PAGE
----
April 2 (Bloomberg) -- The U.S. Midwest corn belt was colder than usual for a sixth week, with temperatures last week an average 36.2 degrees Fahrenheit (2.3 degrees Celsius), Martell Crop Projections said.
Temperatures, which were 5.5 degrees Fahrenheit below average last week, are forecast to remain “much colder” than normal this week, Whitefish Bay, Wisconsin-based Martell wrote in an e-mailed report today.
March temperatures in the corn belt averaged 37.3 degrees Fahrenheit, 4.5 degrees below the long-term mean and among the coldest 10 percent for the month on record, according to the forecaster.
“Abnormal and extreme weather is always bad for crops,” Martell wrote. “Late April and early May is the ideal time for corn planting, but is not apt to happen this spring.”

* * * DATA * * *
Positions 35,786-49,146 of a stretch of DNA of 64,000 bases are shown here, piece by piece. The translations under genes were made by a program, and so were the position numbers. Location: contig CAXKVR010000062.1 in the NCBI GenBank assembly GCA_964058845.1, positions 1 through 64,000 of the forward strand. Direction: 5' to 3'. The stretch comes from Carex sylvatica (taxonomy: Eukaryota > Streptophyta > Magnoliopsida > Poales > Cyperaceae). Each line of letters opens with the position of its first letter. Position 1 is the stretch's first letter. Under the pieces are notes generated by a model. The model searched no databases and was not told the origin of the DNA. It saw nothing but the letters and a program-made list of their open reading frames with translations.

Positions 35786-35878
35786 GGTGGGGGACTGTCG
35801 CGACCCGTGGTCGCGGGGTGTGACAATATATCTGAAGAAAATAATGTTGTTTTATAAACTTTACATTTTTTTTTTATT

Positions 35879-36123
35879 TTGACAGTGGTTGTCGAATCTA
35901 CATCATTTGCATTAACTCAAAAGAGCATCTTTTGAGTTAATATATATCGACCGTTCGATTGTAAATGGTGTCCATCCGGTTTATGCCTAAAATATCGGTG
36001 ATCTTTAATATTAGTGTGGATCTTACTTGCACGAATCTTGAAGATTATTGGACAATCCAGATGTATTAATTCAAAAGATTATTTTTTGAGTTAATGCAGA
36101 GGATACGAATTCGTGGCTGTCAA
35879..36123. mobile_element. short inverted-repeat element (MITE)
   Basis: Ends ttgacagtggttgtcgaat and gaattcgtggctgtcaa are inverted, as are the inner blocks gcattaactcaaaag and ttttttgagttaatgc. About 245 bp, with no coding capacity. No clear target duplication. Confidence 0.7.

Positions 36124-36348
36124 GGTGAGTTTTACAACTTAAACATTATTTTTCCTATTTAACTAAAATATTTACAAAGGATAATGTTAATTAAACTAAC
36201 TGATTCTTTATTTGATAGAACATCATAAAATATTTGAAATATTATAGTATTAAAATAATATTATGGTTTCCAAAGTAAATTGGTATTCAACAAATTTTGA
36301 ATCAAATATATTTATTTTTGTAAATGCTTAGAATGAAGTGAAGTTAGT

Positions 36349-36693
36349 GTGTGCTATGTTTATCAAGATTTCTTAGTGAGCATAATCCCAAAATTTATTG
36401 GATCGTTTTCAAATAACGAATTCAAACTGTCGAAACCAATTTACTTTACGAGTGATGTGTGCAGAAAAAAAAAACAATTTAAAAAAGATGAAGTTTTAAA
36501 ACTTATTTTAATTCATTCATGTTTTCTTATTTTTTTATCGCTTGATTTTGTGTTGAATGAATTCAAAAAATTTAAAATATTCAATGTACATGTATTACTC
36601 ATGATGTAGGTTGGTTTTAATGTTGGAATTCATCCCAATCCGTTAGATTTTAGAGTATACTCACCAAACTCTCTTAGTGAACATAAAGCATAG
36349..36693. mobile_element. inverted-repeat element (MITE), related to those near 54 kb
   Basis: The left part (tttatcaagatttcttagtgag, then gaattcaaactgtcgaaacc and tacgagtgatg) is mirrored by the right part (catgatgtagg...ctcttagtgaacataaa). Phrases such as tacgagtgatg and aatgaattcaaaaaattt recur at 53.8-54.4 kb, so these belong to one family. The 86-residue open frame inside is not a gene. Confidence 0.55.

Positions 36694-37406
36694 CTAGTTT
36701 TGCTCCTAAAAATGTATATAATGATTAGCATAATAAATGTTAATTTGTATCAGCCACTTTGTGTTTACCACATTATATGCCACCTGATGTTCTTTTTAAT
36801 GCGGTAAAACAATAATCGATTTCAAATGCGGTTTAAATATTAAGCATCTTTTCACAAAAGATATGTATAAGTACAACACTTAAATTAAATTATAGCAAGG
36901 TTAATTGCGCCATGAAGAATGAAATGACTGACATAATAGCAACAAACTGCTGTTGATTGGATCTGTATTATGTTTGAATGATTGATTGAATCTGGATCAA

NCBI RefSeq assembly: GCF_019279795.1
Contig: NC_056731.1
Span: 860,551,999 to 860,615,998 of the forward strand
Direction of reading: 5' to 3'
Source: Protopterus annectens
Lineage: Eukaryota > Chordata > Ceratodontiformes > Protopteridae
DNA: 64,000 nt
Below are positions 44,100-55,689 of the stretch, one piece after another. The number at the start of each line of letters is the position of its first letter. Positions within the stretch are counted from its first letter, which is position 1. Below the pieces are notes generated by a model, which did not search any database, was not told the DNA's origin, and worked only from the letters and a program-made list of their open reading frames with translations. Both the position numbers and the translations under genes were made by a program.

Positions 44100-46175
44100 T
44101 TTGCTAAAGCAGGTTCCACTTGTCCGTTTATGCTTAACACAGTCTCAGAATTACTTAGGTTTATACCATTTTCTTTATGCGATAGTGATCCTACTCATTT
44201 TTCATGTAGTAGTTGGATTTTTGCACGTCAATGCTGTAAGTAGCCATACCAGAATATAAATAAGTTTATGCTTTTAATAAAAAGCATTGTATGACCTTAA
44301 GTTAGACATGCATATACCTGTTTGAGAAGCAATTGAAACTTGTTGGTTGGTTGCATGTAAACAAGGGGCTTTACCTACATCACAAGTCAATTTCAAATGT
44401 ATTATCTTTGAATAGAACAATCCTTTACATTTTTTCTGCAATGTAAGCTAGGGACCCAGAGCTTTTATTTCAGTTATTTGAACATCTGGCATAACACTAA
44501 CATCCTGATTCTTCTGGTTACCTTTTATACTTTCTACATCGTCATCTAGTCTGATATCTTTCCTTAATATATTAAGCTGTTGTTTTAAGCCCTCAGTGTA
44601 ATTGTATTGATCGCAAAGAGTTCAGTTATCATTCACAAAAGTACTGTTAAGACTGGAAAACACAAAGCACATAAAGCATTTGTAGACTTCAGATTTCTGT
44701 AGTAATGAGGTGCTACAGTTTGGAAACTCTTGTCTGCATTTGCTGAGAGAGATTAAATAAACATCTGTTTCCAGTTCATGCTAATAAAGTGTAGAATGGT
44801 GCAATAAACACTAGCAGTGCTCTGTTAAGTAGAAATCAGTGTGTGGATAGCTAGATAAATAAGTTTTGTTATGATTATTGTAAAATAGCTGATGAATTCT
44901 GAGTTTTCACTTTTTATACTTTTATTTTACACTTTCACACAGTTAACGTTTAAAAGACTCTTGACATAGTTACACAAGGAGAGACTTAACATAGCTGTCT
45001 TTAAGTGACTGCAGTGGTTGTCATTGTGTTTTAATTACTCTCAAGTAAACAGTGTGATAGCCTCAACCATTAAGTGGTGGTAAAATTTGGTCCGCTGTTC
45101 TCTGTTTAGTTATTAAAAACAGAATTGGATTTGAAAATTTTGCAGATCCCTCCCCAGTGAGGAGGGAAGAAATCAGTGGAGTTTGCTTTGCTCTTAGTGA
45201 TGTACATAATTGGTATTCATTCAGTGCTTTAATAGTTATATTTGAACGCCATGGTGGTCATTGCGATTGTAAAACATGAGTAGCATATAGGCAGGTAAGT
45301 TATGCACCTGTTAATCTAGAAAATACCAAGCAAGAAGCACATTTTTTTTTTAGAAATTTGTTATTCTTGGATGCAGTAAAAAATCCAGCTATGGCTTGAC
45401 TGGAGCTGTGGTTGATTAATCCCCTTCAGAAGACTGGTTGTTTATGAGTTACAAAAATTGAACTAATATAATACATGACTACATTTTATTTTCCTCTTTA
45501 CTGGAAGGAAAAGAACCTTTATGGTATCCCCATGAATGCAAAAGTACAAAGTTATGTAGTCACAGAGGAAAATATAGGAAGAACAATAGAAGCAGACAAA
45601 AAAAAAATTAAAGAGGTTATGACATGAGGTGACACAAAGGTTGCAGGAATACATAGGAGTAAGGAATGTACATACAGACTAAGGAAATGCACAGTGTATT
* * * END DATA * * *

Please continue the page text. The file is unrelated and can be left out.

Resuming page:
Severe planting delays for corn would create a potential threat of freeze damage, and farmers in the northern Midwest would have to substitute short-cycle corn for higher-yielding full-season corn, according to Martell.
“The common belief among producers is that early seeding dates provide the best chances for a bumper yield,” Martell wrote. “The new forecast perpetuates the cold in the U.S. heartland and Canada.”
Temperatures are predicted to be 6 to 8 degrees Fahrenheit colder than normal in the Upper Midwest and Great Lakes area, while “less extreme cold” is expected in Iowa and Nebraska in the western corn belt, Martell said.
Iowa and Nebraska may get more than 1 inch (2.54 centimeters) of rain in the six days through April 11 from a wet pattern caused by a low-pressure area, the forecaster said.
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